A shimmer of possibility
Loosely inspired by Chekhov’s short stories, a shimmer of possibility comprises a series of photographic short stories of everyday life in today’s America
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First published in late 2007, Paul Graham’s a shimmer of possibility was quickly hailed as “one of the most important advances in contemporary photographic practice that has taken place in a long while”, that it “redefines what a photobook can be”, and marked a “paradigm shift in photography”. The first edition, comprising 12 individual hardback books in an edition of 1,000 copies, sold out immediately. This second edition brings together the 12 books in one single volume at an accessible price.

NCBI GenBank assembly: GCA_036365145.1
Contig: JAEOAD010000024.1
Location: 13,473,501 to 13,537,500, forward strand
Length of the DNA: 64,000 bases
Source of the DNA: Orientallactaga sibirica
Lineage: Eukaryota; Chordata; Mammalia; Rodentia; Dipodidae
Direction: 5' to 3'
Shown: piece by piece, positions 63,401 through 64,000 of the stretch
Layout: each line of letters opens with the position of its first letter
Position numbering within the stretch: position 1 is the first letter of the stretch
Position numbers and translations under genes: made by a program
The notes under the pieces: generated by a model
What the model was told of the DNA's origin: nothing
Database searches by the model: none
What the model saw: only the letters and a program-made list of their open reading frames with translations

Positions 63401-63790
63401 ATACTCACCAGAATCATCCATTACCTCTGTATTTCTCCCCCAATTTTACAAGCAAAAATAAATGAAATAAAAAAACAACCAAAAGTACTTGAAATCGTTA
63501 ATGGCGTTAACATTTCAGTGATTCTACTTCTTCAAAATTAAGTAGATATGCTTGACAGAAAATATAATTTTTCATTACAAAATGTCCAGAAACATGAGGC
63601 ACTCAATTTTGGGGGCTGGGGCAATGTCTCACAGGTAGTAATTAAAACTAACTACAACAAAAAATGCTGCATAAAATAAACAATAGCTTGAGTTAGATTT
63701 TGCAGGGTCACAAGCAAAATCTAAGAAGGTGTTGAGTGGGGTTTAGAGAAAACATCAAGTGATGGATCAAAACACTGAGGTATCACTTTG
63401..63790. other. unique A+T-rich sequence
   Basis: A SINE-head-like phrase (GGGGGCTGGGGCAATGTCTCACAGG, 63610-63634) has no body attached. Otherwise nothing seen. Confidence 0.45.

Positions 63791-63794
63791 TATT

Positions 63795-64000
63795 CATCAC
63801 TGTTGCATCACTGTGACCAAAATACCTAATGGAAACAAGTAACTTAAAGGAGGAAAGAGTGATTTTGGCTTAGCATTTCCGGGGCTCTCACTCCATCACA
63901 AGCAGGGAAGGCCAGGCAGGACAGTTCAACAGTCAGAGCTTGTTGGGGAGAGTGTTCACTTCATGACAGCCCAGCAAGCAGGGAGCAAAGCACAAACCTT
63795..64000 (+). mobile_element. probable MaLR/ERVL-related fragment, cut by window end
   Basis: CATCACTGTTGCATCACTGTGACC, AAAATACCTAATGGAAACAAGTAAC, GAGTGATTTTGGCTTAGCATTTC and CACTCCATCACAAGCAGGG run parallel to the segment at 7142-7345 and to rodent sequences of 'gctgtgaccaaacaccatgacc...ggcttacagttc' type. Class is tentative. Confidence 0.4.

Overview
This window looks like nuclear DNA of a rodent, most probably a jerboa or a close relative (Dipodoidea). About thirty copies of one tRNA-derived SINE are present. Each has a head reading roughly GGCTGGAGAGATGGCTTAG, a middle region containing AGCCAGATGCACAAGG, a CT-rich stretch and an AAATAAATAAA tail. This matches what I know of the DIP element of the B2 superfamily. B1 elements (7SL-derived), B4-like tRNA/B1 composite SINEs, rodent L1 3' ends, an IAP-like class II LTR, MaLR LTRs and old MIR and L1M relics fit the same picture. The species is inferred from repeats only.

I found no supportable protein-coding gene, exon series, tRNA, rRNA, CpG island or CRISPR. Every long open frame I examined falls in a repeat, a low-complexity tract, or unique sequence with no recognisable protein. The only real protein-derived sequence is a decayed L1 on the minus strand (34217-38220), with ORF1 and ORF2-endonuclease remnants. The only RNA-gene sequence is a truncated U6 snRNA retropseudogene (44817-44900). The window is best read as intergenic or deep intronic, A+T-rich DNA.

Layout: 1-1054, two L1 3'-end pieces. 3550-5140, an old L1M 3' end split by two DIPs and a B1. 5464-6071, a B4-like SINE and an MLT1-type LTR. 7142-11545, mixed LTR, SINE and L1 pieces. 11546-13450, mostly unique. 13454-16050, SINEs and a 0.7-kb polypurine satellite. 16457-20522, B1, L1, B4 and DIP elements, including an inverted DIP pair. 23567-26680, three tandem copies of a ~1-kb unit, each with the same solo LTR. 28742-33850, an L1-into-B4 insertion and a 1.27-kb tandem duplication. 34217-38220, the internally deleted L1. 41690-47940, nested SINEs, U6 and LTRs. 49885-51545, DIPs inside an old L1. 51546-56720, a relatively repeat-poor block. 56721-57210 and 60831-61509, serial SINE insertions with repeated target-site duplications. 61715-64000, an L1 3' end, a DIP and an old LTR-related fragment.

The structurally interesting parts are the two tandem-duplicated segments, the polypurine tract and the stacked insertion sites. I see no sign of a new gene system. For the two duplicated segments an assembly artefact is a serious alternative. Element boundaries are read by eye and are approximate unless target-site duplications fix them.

Loosely inspired by Chekhov’s short stories, a shimmer of possibility comprises a series of photographic short stories of everyday life in today’s America. Each story is a small sequence of images, such as a man smoking a cigarette while he waits for a bus in Las Vegas, or a walk down a street in Boston on an autumn afternoon. Often two, three or four sequences intertwine in a single chapter, like separate but related lives co-existing in suburban America. Sometimes the quiet narrative breaks unexpectedly into a sublime moment – while a couple carry their shopping home in Texas a small child dances with a plastic bag in a garden; as a man cuts the grass in Pittsburgh it begins to rain and the low sun breaks through to illuminate every raindrop. These filmic haikus avoid the forceful summation we usually find in photography, shunning any tidy packaging of the world into perfect images. Instead, life simply flows around and past us while we stand and stare, quietly astonished by its beauty and grace. The radical form of this work is reflected in the book’s sequences, giving the flow of life precedence over conclusiveness, where nothing much happens, but nothing is foreclosed either, where everything shimmers with possibility.